PDA

View Full Version : Designs Leave Blanks For 9/11 Memorial



amigo32
February 12th, 2003, 05:11 AM
http://www.nytimes.com/2003/02/12/nyregion/12MEMO.html

Designs Leave Blanks for 9/11 Memorial Contest to Fill
By EDWARD WYATT

When rebuilding officials selected the finalists for the design of the World Trade Center site, their choices instantly raised a difficult question: In light of the finalists' designs for memorials to victims of the attack of Sept. 11, 2001, what is left for a memorial competition?

Plenty, according to the architects. They say their site plans Daniel Libeskind's, with a deep pit remaining at ground zero, and the Think group's plan, featuring tall cultural towers offer acres of space, spread over multiple parts of the site, that could be the subject of the memorial competition.

The suggestion may puzzle some critics, who have noted that the defining element of each design is the attention it pays to the memorial, rather than to commercial buildings, parkland, transportation or any of the other myriad uses of what was one of downtown's most heavily trafficked plots of land. The winning finalist is to be chosen by the end of the month; then a memorial design competition is to begin, with a goal of choosing a design by Sept. 11, the second anniversary of the attack.

"It's an obvious reaction: Is it a moot point to have a competition?" said Claire Weisz, co-executive director of the Design Trust for Public Space, a nonprofit organization, and a member of a task force that reviewed aspects of the architects' designs for New York New Visions, a civic group. She said she believed that it was not moot. "The designs still leave a lot of territory for determining what a specific person's memorial design might be," she said.

Anita Contini, a vice president of the Lower Manhattan Development Corporation who is overseeing the memorial development, agrees. "Both of these designs present a fitting context for the memorial and allow for a wide variety of artistic interpretation," she said.

The architects themselves say they expect the memorial competition to produce ideas that could alter the current perceptions of their designs. Mr. Libeskind, for example, acknowledges that the pit, 70 feet deep, that is at the center of his design has been interpreted by some people as harsh and perhaps too dominating for a public space.

"Many people took that site itself as the memorial," Mr. Libeskind said. "But I think what I drew is really the site for the development of a memorial. There could be anything down there: water or trees or vegetation. It should not just be a stark place and a reminder of the devastation, but it should also have something hopeful and lyrical about it."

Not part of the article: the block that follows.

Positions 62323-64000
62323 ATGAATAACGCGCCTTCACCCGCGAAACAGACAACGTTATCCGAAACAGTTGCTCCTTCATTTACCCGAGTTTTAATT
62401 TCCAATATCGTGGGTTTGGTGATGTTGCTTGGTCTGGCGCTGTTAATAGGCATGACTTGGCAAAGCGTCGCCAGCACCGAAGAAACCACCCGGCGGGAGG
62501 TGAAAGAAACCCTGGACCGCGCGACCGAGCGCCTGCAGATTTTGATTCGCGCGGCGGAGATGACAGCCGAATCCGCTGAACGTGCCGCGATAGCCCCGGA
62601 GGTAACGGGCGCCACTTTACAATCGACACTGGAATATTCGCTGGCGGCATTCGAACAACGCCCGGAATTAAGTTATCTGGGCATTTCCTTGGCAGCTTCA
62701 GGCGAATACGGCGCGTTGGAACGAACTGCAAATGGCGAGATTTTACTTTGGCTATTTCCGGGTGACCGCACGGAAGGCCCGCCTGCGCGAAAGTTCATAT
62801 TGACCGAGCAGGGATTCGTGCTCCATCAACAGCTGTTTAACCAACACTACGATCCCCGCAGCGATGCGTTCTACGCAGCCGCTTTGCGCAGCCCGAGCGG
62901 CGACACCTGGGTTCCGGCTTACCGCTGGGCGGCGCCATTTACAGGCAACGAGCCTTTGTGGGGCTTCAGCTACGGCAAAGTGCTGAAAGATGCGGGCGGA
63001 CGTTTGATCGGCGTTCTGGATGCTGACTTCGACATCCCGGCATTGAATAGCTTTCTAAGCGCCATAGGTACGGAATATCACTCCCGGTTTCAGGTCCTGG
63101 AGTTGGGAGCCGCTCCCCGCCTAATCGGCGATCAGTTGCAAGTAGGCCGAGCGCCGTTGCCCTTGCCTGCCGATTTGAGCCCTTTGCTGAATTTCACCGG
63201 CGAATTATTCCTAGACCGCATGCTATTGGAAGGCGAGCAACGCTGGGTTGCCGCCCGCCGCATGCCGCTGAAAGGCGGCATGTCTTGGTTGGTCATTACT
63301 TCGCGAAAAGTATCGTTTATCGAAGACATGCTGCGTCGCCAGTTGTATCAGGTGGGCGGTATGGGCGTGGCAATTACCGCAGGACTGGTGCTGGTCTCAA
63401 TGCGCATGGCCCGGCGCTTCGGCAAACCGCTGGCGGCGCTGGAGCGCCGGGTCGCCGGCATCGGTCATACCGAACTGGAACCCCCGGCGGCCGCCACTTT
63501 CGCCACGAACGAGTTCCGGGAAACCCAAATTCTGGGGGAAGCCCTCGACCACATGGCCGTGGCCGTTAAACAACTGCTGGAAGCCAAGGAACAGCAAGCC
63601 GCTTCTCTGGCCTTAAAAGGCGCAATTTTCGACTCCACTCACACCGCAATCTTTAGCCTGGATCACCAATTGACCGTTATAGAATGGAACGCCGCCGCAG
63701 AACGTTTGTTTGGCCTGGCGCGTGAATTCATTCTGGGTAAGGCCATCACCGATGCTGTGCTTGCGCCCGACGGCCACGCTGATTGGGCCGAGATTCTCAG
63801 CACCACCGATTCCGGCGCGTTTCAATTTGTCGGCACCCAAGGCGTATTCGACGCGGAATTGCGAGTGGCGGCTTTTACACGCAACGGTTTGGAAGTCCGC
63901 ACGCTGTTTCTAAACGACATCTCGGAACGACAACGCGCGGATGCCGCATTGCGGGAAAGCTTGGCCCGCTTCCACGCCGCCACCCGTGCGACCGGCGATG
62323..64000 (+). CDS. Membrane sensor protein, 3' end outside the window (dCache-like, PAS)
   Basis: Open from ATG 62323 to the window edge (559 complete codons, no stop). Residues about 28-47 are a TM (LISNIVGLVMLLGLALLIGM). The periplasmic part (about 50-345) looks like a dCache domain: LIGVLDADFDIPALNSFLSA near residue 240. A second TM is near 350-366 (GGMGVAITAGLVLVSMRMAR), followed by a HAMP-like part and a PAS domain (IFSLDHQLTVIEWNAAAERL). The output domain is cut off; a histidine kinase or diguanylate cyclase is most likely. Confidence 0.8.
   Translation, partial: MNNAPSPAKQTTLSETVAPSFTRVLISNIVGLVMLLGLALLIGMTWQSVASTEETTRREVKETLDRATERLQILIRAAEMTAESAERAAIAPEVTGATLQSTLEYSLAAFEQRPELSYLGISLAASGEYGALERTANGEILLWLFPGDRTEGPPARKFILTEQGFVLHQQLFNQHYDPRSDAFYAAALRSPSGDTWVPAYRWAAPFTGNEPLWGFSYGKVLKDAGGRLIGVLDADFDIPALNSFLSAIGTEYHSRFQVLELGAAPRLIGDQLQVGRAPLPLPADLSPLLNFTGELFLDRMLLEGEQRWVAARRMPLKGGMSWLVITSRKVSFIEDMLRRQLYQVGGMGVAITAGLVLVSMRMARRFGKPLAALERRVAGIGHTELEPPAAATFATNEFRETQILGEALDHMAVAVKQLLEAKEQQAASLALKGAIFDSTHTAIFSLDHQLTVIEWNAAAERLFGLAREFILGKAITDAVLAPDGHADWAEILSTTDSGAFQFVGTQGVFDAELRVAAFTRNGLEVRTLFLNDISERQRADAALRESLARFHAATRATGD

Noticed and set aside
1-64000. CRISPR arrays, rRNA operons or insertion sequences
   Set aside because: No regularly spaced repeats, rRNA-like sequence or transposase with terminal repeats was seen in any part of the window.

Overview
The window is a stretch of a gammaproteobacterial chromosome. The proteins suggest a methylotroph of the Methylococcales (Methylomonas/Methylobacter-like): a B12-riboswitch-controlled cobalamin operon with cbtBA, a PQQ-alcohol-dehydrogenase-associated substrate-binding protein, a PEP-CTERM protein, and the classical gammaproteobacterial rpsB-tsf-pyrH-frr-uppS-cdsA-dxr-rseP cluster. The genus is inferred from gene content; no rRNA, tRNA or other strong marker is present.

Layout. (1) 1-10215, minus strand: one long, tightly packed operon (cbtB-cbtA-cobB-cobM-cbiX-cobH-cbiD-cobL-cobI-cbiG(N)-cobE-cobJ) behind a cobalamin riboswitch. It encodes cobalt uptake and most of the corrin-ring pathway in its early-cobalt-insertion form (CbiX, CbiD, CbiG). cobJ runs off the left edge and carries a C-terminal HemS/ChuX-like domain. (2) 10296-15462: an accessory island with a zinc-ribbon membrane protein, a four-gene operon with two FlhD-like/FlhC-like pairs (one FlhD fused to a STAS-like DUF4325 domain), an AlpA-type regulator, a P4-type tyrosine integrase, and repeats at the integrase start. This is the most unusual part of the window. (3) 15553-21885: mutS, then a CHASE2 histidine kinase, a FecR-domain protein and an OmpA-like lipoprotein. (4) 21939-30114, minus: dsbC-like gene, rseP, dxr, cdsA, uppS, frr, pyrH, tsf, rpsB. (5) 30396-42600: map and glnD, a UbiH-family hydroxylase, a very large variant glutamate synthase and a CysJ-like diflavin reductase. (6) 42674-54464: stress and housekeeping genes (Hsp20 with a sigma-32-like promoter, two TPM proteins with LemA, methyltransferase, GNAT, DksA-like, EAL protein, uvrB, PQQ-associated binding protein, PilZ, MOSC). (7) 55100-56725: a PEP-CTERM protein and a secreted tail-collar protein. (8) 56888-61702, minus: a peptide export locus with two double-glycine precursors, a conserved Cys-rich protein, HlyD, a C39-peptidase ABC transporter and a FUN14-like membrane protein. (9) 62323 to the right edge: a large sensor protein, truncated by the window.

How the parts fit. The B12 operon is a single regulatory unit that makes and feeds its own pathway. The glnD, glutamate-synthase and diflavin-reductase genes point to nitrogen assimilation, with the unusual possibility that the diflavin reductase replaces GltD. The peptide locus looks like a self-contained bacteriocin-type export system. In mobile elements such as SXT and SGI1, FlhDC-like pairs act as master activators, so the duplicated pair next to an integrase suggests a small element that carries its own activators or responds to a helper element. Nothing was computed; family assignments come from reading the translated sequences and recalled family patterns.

Frederic Schwartz, a member of the Think team, said a memorial designer could also approach his team's site in numerous ways, beginning with the several locations, totaling roughly 10 acres, that could serve as part of a memorial.

The platforms near the tops of the two towers, for example, are intended as memorial sites, as are the footprints of the original twin towers, each of which is encircled by one of the latticework towers.

In addition, Mr. Schwartz said, the approximately seven-acre area bounded by West, Fulton, Greenwich and Liberty Streets, surrounding the base of the towers, could also be a location of aspects of a memorial. Though the Think team originally planned on a reflecting pool to cover that area, that idea has been scrapped, he said.

The team is also considering designating two small adjacent blocks along West Street as open spaces suitable for use as part of a memorial: one, to the north, bordered by Greenwich, Fulton and Vesey, and one to the south bordered by Greenwich, Liberty and Cedar.

The way that participants in the memorial competition will address those various spaces is hard to foresee, Ms. Weisz said. At least some are likely to consider the element of time: that is, what does the memorial say to visitors now, when the meaning of Sept. 11 is still being interpreted, and what is it likely to say 15 years from now?

Mr. Libeskind has addressed that by conceiving the Wedge of Light, part of the site where sunlight would shine once a year, on Sept. 11, from the time the plane hit the north tower until the time the tower collapsed. The Think team has also done so, with towers where the use of cultural elements will change over time.

"I think the competition will bring out ideas that very much are about how the places could evolve over time, as world history evolves and our understanding of what happened evolves," Ms. Weisz said.